Five Crucial Things to Understand About Trust and Estate Law

Do you have children, elderly parents, a home, or savings? If so, it’s important to have a plan for what will happen in the event of your untimely death or incapacitation. If you think that planning is only necessary for the wealthy with millions of dollars in assets, you should understand that most families need adequate protection after a loved one is gone. Here are five important things you should understand about trust and estate law.

1. A Complete Strategy Involves More Than Just Legal Documents

Although it is always difficult to think about incapacity or death, the truth is that everyone will pass away, and it is better to be prepared rather than leaving your family caught off guard. Educating yourself about trust and estate law is a good start, and completing all of the necessary legal documents is the first step. Beyond documents, it’s also critical to make sure that your assets are owned in the same manner as detailed in the documents. You should also understand the beneficiary designations on your retirement accounts and consider whether you need life or disability insurance.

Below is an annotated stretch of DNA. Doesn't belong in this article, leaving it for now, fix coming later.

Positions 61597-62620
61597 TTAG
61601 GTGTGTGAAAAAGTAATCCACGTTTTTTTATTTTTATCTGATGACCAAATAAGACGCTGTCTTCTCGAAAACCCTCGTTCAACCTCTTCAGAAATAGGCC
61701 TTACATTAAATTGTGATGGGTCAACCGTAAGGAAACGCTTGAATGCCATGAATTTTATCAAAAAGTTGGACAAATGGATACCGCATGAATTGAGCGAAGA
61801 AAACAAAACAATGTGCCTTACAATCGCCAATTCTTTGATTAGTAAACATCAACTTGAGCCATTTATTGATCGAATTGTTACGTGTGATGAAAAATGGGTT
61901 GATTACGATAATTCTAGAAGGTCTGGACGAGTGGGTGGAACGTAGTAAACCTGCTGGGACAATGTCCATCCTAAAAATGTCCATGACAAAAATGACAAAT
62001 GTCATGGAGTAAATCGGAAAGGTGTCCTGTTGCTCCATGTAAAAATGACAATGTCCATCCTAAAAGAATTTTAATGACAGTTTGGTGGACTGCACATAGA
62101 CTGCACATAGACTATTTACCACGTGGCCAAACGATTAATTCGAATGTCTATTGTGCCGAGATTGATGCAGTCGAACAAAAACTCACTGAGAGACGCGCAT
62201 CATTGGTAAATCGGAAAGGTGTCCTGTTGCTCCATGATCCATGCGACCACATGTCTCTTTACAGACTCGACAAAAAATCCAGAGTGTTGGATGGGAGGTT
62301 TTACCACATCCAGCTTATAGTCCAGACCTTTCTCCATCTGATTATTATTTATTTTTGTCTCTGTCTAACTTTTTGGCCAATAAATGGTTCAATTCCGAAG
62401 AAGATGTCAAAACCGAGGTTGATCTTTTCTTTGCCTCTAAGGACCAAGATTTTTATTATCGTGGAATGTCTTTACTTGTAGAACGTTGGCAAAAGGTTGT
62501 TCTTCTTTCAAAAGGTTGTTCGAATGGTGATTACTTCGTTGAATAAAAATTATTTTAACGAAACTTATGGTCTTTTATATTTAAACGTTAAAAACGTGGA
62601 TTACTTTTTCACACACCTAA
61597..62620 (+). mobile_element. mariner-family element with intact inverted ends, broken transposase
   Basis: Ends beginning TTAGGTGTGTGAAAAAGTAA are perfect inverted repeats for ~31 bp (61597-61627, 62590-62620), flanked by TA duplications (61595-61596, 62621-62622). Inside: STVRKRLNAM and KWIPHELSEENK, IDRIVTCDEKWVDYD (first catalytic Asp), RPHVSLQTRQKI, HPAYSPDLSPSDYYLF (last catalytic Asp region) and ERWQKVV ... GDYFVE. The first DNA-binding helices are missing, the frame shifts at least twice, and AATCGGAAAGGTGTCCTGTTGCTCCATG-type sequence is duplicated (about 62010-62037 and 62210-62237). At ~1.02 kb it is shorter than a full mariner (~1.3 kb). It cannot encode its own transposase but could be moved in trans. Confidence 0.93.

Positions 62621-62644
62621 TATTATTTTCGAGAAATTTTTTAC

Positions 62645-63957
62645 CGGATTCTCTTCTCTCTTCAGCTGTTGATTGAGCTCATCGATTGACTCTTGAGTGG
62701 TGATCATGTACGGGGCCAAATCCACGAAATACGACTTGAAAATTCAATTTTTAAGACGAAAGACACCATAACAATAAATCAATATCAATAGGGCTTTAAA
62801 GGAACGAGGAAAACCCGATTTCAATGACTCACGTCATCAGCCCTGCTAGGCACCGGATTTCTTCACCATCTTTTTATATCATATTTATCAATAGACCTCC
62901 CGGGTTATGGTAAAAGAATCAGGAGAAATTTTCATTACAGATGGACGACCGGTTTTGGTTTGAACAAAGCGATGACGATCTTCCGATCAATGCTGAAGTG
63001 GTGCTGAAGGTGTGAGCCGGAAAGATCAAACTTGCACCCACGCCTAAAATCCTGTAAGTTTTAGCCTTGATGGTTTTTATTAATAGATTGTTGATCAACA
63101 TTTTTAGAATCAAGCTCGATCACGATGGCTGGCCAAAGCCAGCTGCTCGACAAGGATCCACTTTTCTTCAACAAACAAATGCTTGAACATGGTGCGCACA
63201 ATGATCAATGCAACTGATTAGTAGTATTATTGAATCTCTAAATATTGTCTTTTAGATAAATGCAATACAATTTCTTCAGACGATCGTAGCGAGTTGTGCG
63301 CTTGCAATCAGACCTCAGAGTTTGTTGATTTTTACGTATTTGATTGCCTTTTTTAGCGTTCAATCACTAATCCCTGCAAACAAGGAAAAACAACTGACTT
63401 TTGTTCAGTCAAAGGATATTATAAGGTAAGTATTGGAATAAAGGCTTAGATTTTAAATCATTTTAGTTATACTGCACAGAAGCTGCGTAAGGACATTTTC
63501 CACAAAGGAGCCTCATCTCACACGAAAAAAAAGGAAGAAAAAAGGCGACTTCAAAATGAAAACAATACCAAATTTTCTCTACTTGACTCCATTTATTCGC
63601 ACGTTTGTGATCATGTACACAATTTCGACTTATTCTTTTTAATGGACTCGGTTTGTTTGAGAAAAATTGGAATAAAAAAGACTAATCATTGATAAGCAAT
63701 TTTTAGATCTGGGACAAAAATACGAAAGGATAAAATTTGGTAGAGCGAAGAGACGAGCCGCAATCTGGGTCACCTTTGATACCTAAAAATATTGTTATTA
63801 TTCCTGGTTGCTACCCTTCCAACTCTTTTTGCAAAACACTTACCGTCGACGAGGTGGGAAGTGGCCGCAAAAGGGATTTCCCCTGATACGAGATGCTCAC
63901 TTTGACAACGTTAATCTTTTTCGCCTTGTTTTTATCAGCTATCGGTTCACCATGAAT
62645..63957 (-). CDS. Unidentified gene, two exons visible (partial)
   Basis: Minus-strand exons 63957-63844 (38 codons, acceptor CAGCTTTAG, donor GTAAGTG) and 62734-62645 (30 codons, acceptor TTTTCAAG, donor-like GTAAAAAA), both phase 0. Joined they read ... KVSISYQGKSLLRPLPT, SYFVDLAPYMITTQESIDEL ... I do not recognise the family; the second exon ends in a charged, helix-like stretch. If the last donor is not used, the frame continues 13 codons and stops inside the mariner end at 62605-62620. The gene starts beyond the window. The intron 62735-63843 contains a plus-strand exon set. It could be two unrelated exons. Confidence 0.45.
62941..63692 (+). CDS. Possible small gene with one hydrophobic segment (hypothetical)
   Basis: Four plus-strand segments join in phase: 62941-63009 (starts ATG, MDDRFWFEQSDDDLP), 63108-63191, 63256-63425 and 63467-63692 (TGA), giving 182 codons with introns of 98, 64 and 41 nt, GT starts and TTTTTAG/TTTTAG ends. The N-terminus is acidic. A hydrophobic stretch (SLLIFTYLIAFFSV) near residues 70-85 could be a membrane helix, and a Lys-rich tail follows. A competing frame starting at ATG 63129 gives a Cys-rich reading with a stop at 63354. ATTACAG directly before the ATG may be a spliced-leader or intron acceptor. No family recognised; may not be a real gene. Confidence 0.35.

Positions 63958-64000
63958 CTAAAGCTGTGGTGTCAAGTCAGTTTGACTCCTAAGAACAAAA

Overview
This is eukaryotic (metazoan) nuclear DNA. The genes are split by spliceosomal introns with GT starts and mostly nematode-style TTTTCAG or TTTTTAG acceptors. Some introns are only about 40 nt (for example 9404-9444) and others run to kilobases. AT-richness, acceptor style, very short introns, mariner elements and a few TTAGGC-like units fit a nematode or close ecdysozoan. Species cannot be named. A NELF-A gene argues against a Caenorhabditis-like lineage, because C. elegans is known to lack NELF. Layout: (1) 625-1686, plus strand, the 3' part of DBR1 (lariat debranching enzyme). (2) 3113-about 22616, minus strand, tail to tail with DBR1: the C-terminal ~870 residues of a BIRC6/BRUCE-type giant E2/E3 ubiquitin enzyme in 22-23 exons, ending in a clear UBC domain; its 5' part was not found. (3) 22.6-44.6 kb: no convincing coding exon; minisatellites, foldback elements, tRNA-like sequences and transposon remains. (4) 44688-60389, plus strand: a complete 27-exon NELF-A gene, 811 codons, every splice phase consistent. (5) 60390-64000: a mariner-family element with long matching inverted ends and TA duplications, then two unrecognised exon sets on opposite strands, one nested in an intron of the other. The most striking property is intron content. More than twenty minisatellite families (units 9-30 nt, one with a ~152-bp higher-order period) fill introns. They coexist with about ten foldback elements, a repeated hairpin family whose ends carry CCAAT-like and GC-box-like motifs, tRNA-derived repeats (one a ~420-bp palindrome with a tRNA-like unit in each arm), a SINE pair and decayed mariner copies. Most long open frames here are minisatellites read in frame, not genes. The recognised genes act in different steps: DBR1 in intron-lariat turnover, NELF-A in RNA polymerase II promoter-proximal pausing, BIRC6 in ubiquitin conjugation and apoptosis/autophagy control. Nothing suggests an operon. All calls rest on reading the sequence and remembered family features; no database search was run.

2. How Your Family Will Be Impacted Without Proper Planning

If proper planning is not done, your family will end up in probate court, which is expensive and time-consuming. The court gets the authority to examine your will, in addition to your heirs and potential creditors. The court takes over and decides how to distribute your assets and pay your creditors without your input.

3. There Are Ways to Avoid the Probate Process

In order to avoid the probate process, you can make specific beneficiary designations for specific assets. For example, you can say that your tax-deferred account or life insurance policy can go directly to the beneficiary that you’ve chosen. Another way to avoid probate completely is to set up a revocable trust. This allows you to transfer ownership of your assets to a trust that details exactly what happens if you are incapacitated or you die. Because this is all contained within one document, you do not need the assistance of a probate court.

4. How to Determine the Best Options for Your Specific Situation

Depending on your situation, for example, if you are married, or you have kids, family organization determines an entire portion of the process. After that determination is complete, it’s necessary to look closely at your assets and think about how to lessen the amount of estate taxes (if any) that your family will owe.

5. It’s Imperative to Routinely Update Your Plan

Considering that your financial and family situation can often change, you should review your plan at least once every five years. You should review your documents, how your assets are titled, your beneficiary designations, and your current objectives and goals. Think about your current situation, determine what would be the most beneficial for your family, and then update the plan as time passes.

If you make it a priority to learn more about trust and estate law, you will have the comfort of knowing that you’ve done everything you can to protect your family in the event of your death or incapacitation.